A glance at the frog’s skin can say what kind of blood the amphibia has, the blood composition accounting for frog’s capability to get on alongside human beings. The research by the Ural ecologists has been supported by the Russian Foundation for Basic Research.
The crucial importance for the frog is in the light strip on the back along the spinal column. V.L. Vershinin, Doctor of Biology, specialist of the Institute of Plant and Animal Ecology, Ural Branch of Russian Academy of Sciences, has discovered close correlation between availability of the strip, composition of its blood elements and frog’s capability to adapt to urban environment.
The amphibia, the first surface vertebrates, are extremely dependent on the environment. Nevertheless, they can bear all “delights” of urbanization: contaminated water bodies, piped brooks and massive asphalt pavement, so the researchers are trying to understand how the frogs can succeed in that. The blood, one of the most dynamic systems, is the quickest to react to any functional changes taking place in the organism. V.L. Vershinin started his effort from investigation of hematologic properties. In Ekaterinburg, the scientist has spent several years investigating the blood of three species of frogs: moorfrog (Rana arvalis), European common frog (Rana temporaria) and waterfrog (Rana ridibunda). Amphibia were caught within the first two weeks of surface life in the vicinity of water bodies, where tadpoles had developed. Depending on the level of man’s impact, the city was divided into four zones. The first zone, encumbered by multistorey blocks of flats, is almost deprived of lawns and water bodies, and the fourth zone – is a forest park, i.e. the recreaton zone of the citizens.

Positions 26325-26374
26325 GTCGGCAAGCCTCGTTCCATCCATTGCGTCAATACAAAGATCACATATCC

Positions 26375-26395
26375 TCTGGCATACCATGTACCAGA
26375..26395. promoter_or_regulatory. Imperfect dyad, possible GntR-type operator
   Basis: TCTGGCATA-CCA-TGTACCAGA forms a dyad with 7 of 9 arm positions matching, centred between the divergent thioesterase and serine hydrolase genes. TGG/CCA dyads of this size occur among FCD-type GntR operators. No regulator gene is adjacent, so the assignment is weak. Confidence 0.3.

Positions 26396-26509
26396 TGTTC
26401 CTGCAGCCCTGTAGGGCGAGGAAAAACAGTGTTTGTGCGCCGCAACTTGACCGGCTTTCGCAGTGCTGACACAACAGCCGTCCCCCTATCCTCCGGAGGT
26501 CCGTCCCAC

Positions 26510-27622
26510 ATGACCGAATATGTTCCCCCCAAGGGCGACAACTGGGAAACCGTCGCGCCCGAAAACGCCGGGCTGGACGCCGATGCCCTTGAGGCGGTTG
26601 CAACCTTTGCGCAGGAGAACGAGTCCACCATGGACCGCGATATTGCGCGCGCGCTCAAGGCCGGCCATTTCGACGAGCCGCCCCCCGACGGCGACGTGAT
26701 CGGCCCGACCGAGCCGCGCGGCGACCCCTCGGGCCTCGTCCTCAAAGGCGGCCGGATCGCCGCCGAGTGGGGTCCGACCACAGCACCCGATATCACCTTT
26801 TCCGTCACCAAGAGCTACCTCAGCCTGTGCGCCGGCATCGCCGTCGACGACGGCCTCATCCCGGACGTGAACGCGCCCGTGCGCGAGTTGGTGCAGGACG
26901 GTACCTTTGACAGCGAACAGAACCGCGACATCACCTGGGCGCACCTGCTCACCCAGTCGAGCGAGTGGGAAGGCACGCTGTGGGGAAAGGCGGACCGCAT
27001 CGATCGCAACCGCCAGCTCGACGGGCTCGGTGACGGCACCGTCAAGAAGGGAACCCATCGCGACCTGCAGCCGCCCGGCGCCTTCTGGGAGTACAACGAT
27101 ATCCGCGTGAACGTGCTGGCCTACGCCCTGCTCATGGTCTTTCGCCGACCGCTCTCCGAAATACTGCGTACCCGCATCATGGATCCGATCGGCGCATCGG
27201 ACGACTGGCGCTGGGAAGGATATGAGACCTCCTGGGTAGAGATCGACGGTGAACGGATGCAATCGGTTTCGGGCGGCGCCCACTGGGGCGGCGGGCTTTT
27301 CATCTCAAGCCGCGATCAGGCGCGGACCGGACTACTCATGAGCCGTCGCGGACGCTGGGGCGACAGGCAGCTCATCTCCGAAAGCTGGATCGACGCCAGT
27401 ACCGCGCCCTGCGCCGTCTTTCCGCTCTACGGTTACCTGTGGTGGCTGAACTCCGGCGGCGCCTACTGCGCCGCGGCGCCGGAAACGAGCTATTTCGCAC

Sergey Komarov | alfa
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